The difference between yields on Treasury five-year notes and 30-year bonds reached the widest in two weeks Monday, as investors cut bets on how quickly the Federal Reserve will raise interest rates.
The yield curve, as the gap is called, steepened last week for the first time in a month as the U.S. gained fewer jobs than forecast, pushing shorter-term rates down faster than longer- term yields. Traders saw a 45 percent chance the Fed will raise rates by June, versus 49 percent a month ago, fed funds futures trading showed. The Treasury said its borrowing needs this quarter fell to the lowest for the period since 2007.
“Until we get more data about the economy, we’ll be in a narrow range here,” said Ray Remy, head of fixed income in New York at Daiwa Capital Markets America Inc., one of 22 primary dealers that trade with the Fed. “We’ll consolidate around these levels.”
The five-year note yield fell two basis points, or 0.02 percentage point, to 1.65 percent at 5 p.m. in New York, according to Bloomberg Bond Trader data. The price of the 1.625 percent security due in July 2019 rose 2/32, or 63 cents per $1,000 face amount, to 99 29/32. Ten-year note yields fell one basis point to 2.48 percent, while 30-year bond yields were little changed at 3.29 percent.
The yield curve reached 164 basis points, the highest since July 18. It flattened significantly this year, reaching 149 basis points, the least since January 2009, on July 30 as Fed discussions of boosting interest rates next year hurt the appeal of shorter-term debt while uneven economic growth supported demand for longer-term securities. The curve reached a 2014 high of 223 basis points on Jan. 2.
The amount of Treasurys traded through ICAP Plc, the largest inter-dealer broker of U.S. government debt, dropped 61 percent to $197 billion, the least since July 23. The volume reached $504 billion on Aug. 1, the highest since May 2. The daily average this year is $327 billion.
A gauge of Treasury price swings ended last week at a four- month high after the U.S. economy expanded more than projected, the U.S. added fewer jobs than forecast and turmoil in Ukraine and the Mideast spurred safety demand.
Volatility jumped on Aug. 1 after the Labor Department reported U.S. nonfarm payrolls rose by 209,000 jobs in July, versus a Bloomberg survey’s forecast for a gain of 230,000. It was the sixth straight month employers added more than 200,000 workers. The data came after the government reported last week U.S. gross domestic product grew at an annualized 4 percent in the second quarter, more than forecast.
The index measuring 10-day price swings rose to 3.8 on Aug. 1, a level not seen since March 25. Volatility had waned in 2014, with the index averaging 3.1, compared with 4.6 during the previous five years.
Morgan Stanley, a primary dealer, said it’s “moving away from the yield-curve flattening bias that we have held since June 18,” based on the reports on jobs and gross domestic product.
The five-year “looks particularly at risk if the Fed upgrades its assessment of the risks to the outlook,” Morgan Stanley strategists Matthew Hornbach and Steve Kang wrote in a note Aug. 1.
The curve is steepening as the Fed scales back its purchases of Treasurys, Bill Gross, manager of the world’s biggest bond fund at Pacific Investment Management Co., said in a post on Twitter.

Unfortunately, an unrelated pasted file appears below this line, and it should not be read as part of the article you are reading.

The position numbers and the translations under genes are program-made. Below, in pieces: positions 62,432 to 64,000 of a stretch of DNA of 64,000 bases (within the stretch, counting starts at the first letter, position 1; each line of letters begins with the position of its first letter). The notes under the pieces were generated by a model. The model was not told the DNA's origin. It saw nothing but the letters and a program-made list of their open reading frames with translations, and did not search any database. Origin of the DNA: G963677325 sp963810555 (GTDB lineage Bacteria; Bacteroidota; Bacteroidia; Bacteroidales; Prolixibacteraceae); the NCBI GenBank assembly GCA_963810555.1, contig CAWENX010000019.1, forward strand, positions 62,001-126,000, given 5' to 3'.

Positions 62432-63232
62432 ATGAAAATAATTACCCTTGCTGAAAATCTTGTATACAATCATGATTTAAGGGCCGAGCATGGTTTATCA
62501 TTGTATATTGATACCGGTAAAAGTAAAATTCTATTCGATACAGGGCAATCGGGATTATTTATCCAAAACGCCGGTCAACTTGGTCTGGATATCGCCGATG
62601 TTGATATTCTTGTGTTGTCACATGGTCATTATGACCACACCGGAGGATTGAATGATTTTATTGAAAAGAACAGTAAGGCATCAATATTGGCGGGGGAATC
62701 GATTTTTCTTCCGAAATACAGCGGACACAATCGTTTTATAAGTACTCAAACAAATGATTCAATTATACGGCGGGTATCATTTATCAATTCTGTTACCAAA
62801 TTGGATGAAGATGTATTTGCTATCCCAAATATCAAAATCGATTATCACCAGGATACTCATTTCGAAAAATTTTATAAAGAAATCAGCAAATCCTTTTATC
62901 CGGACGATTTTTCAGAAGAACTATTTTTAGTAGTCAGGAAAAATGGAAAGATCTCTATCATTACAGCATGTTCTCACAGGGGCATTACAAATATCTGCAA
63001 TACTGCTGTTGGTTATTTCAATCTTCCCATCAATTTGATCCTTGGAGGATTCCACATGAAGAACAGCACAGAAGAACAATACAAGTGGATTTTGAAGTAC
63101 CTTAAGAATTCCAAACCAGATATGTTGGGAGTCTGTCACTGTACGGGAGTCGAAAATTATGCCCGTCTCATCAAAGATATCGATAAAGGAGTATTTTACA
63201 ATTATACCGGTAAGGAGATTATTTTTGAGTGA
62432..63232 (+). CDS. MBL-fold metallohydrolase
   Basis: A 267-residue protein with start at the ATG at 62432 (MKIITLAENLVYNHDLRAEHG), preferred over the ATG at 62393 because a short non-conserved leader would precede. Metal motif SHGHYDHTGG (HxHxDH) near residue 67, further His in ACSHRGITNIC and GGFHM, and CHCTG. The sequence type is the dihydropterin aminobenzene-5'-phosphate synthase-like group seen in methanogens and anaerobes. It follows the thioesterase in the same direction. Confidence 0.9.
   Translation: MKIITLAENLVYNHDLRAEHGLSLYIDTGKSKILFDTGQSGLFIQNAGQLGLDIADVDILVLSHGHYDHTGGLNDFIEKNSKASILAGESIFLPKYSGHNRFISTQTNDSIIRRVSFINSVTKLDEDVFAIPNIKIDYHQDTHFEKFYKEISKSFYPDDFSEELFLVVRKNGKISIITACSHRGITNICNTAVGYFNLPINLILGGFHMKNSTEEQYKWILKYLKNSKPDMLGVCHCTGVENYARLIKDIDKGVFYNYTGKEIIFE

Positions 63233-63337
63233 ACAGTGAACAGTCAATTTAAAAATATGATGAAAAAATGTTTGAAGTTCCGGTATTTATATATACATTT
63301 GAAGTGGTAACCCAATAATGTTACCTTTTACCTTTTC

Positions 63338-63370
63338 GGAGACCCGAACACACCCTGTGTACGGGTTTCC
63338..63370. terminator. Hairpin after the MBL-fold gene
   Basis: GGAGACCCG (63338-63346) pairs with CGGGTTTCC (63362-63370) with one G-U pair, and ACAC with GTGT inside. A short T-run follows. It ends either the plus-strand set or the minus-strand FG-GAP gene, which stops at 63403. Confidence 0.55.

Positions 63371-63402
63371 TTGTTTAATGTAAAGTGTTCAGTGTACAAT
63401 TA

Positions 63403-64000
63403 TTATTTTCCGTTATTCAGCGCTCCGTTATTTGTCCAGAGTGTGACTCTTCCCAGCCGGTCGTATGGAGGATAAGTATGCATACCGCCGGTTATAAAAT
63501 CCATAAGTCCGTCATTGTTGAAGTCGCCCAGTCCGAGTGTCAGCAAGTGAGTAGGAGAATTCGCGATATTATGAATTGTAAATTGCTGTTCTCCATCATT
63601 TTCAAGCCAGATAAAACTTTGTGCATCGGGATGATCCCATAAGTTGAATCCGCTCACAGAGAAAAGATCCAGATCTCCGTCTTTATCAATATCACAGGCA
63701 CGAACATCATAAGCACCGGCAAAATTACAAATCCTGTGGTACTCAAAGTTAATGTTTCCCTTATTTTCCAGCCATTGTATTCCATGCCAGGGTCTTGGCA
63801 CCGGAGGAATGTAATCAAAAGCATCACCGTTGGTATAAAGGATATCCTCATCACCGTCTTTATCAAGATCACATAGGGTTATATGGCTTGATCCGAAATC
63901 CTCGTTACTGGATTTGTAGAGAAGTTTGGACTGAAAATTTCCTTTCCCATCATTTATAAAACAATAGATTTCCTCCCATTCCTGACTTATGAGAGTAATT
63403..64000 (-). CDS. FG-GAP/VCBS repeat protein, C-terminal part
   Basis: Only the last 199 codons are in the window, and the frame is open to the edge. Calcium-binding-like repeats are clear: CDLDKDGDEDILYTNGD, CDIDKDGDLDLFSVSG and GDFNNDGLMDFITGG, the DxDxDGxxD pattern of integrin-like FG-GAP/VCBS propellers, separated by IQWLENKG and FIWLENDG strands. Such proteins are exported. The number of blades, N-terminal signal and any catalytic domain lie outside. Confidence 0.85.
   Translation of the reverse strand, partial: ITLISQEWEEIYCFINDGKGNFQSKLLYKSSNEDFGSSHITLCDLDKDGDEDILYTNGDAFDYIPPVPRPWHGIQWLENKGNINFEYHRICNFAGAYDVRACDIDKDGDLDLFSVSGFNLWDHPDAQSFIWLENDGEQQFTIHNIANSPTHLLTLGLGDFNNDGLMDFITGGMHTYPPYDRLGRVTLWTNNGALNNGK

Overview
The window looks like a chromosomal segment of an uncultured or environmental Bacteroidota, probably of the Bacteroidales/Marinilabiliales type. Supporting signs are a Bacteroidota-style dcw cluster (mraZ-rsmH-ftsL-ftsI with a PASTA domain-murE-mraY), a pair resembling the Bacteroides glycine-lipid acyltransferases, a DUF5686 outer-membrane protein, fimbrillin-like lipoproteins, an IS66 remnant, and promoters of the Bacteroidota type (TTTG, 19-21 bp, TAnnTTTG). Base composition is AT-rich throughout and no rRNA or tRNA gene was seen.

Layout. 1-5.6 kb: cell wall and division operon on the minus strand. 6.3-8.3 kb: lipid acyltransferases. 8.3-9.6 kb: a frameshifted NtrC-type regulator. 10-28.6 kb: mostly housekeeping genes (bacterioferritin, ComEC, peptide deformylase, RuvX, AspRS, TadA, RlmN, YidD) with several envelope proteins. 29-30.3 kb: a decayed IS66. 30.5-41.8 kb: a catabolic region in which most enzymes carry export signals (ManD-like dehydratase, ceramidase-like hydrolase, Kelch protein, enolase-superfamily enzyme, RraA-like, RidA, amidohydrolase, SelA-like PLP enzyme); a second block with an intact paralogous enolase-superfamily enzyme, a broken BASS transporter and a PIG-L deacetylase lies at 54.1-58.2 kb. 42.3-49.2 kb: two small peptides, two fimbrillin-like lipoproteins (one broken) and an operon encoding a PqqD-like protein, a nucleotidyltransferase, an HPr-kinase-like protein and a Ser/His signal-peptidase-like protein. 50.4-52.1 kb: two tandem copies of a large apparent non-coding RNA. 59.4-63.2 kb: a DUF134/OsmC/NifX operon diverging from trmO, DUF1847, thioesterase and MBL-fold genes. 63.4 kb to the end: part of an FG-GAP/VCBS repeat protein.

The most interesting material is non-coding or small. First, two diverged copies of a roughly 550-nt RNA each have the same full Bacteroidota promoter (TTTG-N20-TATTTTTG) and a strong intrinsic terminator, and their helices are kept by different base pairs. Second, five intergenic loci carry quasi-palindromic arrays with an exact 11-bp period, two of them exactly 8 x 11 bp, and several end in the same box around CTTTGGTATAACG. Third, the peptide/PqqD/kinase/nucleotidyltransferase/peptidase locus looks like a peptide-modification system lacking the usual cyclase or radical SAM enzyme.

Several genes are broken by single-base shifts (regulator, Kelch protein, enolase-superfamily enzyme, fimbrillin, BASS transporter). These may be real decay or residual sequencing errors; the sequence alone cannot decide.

The quantitative-easing program, in which the central bank buys bonds to hold down long-term borrowing costs, “was all five years-plus maturities,” he wrote. “Biggest buyer is disappearing.”
The Fed cut the monthly pace of bond-buying by $10 billion for a sixth time on July 30. That brought purchases to $25 billion, from $85 billion last year, on pace to end the program by October.
Policy makers also held the benchmark interest-rate target in a range of zero to 0.25 percent, saying slack persists in the labor market even as the economy is picking up.
The Treasury plans to borrow $192 billion from July through September, about $22 billion more than it projected three months ago, with an end-of-September cash balance of $150 billion, the department said today. Next quarter, it plans to borrow $187 billion, with $140 billion in cash Dec. 31. The budget deficit this fiscal year is the smallest since 2008.
The department will announce Wednesday the amounts it will sell in three-, 10- and 30-year securities next week.
Investors may be underestimating the pace at which the Fed will raise interest rates over the next two years, said Fed Bank of Richmond President Jeffrey Lacker.
Short-term interest-rate markets have for months priced in a slower tempo of increases than policy makers themselves forecast. That’s risky because the misalignment, a bet against a rate path that the central bank alone controls, could lead to volatility if traders have to adjust rapidly, Lacker said in an Aug. 1 interview at his office.
Ten-year yields dropped seven basis points on Aug. 1, the biggest decline in two weeks, after the employment report. That left the rate three basis points higher for the week.
The yields on the benchmark note will climb to 3.11 percent by Dec. 31, according to a Bloomberg survey of economists, with the most recent forecasts given the heaviest weightings.
Gross’s Pimco Total Return Fund had $830 million of net investor withdrawals in July, the smallest since redemptions began in May 2013, when clients began pulling money from the world’s biggest bond fund as performance faltered, according to Morningstar Inc.
The fund, run by Pacific Investment Management Co. in Newport Beach, California, has total assets of $223 billion, Chicago-based researcher Morningstar said in a statement. That’s down from $293 billion last year.
Investors started pulling money from the fund in May 2013 when the Fed first hinted it would unwind stimulus measures.
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